INDIANA (WEHT) – An Indiana University (IU) researcher has developed a new therapy for the treatment of ALS.

IU researcher Chandler Walker, Ph.D., has developed a new stem cell-based secretome therapy. According to IU, secretome refers to the secretions of tissue or cells that can be harvested for therapeutic or other purposes.

Officials say ALS is a rare neurodegenerative disease that primarily affects the nerve cells that control voluntary muscle movement and causes the gradual degeneration and death of upper and lower motor neurons in the central nervous system. A news release says death of motor neurons is a hallmark of ALS, but other cells in the brain and spinal cord, as well as peripheral myelinating cells and skeletal muscle, all play a role in disease progression.

Walker said, “For neural disorders and diseases like ALS, a multi-factorial approach to therapy is the most beneficial for patients. This secretome therapy could also have a therapeutic affect for other neurodegenerative diseases such as Alzheimer’s or Parkinson’s.”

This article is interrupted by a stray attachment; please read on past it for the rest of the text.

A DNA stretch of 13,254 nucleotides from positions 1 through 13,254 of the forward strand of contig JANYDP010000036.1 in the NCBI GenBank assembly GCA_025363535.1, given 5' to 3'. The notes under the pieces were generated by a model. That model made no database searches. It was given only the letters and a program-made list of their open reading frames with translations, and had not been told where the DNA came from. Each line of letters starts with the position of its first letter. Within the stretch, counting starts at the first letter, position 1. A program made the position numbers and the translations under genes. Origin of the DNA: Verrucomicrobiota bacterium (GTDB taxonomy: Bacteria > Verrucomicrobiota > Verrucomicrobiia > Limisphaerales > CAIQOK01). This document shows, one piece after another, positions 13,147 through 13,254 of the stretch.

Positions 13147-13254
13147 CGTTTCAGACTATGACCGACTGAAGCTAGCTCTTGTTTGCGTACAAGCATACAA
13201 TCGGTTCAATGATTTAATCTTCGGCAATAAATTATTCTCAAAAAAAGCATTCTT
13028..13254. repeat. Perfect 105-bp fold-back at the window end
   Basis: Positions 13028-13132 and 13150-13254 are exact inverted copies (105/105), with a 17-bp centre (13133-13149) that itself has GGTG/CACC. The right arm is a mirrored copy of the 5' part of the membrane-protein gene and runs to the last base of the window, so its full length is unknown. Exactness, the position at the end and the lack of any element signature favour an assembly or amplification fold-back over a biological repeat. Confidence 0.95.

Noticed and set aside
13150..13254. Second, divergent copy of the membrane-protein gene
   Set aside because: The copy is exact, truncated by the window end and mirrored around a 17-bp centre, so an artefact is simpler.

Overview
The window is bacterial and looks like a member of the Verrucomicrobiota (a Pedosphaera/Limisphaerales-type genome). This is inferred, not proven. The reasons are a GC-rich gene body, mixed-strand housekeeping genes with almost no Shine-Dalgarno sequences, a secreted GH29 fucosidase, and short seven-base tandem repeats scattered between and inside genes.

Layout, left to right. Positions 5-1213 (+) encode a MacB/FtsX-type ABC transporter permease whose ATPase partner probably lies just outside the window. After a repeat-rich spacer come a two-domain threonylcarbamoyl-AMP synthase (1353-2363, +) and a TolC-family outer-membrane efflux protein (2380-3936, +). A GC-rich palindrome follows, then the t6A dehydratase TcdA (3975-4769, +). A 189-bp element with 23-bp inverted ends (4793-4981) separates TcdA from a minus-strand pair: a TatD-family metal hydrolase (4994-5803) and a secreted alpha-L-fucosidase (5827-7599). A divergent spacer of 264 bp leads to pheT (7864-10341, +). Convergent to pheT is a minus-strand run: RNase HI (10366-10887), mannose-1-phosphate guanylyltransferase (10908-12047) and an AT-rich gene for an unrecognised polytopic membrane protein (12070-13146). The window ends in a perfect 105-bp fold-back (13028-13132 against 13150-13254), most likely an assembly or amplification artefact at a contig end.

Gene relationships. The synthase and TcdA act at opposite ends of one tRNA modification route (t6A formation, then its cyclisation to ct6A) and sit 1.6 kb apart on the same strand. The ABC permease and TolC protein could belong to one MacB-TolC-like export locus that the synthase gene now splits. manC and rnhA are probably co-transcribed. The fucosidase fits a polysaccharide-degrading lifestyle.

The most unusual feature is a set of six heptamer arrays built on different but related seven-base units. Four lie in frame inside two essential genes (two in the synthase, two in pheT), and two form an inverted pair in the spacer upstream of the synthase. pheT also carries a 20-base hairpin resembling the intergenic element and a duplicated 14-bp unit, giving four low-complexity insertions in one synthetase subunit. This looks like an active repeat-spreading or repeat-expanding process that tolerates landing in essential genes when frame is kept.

IU says Walker and his team will continue their studies on the therapeutic composition of the secretome, hoping to eventually produce a clinic-ready therapy for ALS patients, thanks to $700,000 in funding from Neurodegenerative Disease Research.

Officials say Walker has also partnered with IU School of Medicine’s Cell and Gene Therapy Manufacturing Center to optimize and produce ASC secretome for FDA approval and a Phase I clinical trial. The new release says Walker is optimistic that the team will have clinical-grade ASC secretome ready for clinical application in the next six to 12 months.

For more information about Walker, please go here.